Chemistry - How can I calculate the charge distribution of a water molecule?


Solution 1:

Two suggestions: MolCalc: Calculate Properties > Polarity and Solvation gives you a 3D surface plot with the electrostatic potential superimposed.

Another suggestion is Avogadro/GAMESS/MacMolPlt. See for example here

Solution 2:

You need (some) background knowledge and the tools to

  • generate an input file with the coordinates of your molecule and commands which calculations to perform

  • run the calculation

  • postprocess the results

All tools are out there! Unless you have access to the commercially available suites through your institution, I suggest to use those that are free (as in free beer and free speech). Actually, some of these free tools are a good choice in any case!

  • Input files can be generated using Avogadro, Molden, Gabedit, or wxmacmolplt

  • You can perform your calculations using NWChem, MPQC (both are in the repositories of every recent Linux distribution) or GAMESS-US, which can be downloaded after registration. In addition, there are pyscf and PyQuante, which you mentioned in your question.

  • Most of the tools used to generate the input files can be used for postprocessing too.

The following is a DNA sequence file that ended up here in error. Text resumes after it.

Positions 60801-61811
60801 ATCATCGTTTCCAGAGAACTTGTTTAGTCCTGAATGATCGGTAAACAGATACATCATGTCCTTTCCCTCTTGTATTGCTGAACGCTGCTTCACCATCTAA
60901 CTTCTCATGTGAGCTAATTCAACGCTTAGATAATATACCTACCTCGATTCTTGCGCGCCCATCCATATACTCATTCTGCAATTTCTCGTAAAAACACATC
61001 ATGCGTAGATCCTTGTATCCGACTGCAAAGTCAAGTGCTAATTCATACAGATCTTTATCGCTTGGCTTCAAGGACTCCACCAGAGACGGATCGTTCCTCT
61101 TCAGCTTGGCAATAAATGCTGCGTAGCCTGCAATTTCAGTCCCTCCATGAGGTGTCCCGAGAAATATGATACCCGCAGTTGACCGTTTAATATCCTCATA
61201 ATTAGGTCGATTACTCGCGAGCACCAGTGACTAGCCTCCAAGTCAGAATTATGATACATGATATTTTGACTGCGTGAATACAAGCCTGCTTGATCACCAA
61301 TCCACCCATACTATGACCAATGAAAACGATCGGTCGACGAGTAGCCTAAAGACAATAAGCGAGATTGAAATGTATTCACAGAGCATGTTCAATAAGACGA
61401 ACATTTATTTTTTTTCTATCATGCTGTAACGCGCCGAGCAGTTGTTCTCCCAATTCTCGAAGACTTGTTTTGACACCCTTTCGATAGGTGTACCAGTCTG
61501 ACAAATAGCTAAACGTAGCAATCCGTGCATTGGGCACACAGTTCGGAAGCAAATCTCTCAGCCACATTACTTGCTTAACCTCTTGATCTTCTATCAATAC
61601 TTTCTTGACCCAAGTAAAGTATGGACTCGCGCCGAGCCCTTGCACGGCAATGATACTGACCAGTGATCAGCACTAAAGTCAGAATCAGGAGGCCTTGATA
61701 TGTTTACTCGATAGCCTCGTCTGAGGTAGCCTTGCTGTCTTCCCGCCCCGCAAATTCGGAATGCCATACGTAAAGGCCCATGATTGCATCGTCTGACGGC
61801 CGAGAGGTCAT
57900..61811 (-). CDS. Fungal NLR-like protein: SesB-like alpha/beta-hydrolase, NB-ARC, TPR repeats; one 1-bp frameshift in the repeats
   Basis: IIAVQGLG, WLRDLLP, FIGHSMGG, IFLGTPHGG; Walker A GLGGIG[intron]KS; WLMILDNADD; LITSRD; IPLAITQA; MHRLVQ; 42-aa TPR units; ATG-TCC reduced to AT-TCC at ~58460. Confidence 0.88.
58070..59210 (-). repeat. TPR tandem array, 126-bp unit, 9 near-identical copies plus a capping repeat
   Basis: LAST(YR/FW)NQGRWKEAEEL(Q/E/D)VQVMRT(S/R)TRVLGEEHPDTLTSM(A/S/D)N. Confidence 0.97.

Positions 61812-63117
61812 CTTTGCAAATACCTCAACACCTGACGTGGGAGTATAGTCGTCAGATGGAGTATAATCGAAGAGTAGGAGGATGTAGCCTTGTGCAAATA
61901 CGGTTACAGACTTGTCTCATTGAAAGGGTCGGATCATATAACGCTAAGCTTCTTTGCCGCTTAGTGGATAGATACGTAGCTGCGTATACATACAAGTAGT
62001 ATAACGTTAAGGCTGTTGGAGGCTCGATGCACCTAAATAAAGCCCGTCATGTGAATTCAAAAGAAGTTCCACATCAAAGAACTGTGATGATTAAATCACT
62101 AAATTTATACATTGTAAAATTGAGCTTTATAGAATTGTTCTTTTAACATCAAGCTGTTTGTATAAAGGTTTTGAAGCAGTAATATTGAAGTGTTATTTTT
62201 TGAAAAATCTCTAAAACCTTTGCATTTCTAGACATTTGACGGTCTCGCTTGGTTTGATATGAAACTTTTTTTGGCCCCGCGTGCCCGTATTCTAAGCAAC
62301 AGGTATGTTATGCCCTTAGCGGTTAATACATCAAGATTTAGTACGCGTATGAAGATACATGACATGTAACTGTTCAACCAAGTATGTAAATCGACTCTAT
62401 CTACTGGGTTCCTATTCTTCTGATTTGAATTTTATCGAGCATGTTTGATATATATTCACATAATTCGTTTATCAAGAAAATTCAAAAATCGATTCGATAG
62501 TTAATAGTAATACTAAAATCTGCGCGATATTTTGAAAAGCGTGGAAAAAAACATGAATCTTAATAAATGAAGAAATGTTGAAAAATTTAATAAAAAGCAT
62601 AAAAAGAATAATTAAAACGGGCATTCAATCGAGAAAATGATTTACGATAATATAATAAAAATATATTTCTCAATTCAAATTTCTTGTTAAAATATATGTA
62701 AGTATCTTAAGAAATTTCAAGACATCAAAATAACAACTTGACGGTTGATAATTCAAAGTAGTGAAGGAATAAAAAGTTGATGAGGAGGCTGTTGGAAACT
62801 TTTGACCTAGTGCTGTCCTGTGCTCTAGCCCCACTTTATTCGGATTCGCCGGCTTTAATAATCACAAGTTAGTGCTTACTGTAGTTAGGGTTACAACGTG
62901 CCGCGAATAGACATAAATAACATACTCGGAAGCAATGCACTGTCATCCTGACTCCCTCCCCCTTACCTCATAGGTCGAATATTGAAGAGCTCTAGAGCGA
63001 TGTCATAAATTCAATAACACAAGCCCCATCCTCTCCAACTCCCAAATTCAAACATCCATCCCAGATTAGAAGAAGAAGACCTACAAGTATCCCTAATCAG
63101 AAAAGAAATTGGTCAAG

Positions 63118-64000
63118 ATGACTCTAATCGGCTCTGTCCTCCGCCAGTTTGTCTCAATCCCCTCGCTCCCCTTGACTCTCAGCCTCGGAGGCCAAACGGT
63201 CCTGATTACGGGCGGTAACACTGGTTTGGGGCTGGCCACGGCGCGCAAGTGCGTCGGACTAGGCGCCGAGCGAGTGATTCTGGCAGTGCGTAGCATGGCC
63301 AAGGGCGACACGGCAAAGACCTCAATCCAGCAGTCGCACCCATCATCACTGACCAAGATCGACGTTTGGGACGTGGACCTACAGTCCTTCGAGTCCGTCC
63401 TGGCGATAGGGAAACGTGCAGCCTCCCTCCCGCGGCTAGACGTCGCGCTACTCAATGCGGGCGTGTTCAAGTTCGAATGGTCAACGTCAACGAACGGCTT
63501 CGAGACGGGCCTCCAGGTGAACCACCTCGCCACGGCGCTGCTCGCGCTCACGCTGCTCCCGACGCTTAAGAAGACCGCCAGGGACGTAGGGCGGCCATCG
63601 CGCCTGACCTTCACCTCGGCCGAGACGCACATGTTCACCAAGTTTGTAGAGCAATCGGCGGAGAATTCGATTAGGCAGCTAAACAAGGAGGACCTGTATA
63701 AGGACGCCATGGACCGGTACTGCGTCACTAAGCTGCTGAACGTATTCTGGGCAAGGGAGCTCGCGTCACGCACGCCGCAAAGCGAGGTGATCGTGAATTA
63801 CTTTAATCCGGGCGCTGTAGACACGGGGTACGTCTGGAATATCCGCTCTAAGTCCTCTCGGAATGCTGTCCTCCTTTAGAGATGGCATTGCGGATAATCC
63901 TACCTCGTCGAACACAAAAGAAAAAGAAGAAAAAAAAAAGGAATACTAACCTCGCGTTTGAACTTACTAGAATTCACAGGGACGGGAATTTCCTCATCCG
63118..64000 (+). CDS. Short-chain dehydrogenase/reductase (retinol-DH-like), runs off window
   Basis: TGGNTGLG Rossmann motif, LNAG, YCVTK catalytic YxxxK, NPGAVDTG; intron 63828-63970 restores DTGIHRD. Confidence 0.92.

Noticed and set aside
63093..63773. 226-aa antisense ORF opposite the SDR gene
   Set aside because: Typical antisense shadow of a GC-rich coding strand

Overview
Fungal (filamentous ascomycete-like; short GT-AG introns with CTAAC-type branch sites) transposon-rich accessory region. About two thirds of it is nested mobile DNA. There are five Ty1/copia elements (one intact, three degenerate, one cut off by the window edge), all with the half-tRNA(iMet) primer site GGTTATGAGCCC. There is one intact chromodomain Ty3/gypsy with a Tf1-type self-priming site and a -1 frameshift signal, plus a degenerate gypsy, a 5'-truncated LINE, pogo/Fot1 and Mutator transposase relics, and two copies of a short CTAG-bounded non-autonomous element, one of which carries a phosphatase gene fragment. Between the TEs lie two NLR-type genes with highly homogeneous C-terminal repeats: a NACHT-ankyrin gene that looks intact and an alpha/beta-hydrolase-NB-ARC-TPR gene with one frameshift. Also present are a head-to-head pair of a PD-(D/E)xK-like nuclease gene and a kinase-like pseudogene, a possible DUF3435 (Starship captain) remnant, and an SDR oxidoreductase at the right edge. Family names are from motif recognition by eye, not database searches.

To quote the slogan of a shoe company:

Just do it!

Solution 3:

In pyscf, we are routinely running to generate molden file and plot the orbital surface with Jmol. It should not be too hard to write small script to generate density or other charge surface then plot the surface with Jmol. The basic functions you probably needed should be very close to the functions used by dft module, such as eval_ao, eval_rho.

In the recent Pyscf alpha 2 release, a script pyscf/tools/ has been added to generate the Gaussian cube file format. In my linux box, the density looks fine in Jmol. You can use it as an example to generate other Jmol formats.

Solution 4:

If you are not looking to actually learn these calculations and just need the contour plots, you can use Arguslab.

This will give you illustrative plots of orbitals as well as total electron density. They won't be super-accurate but they will be quick.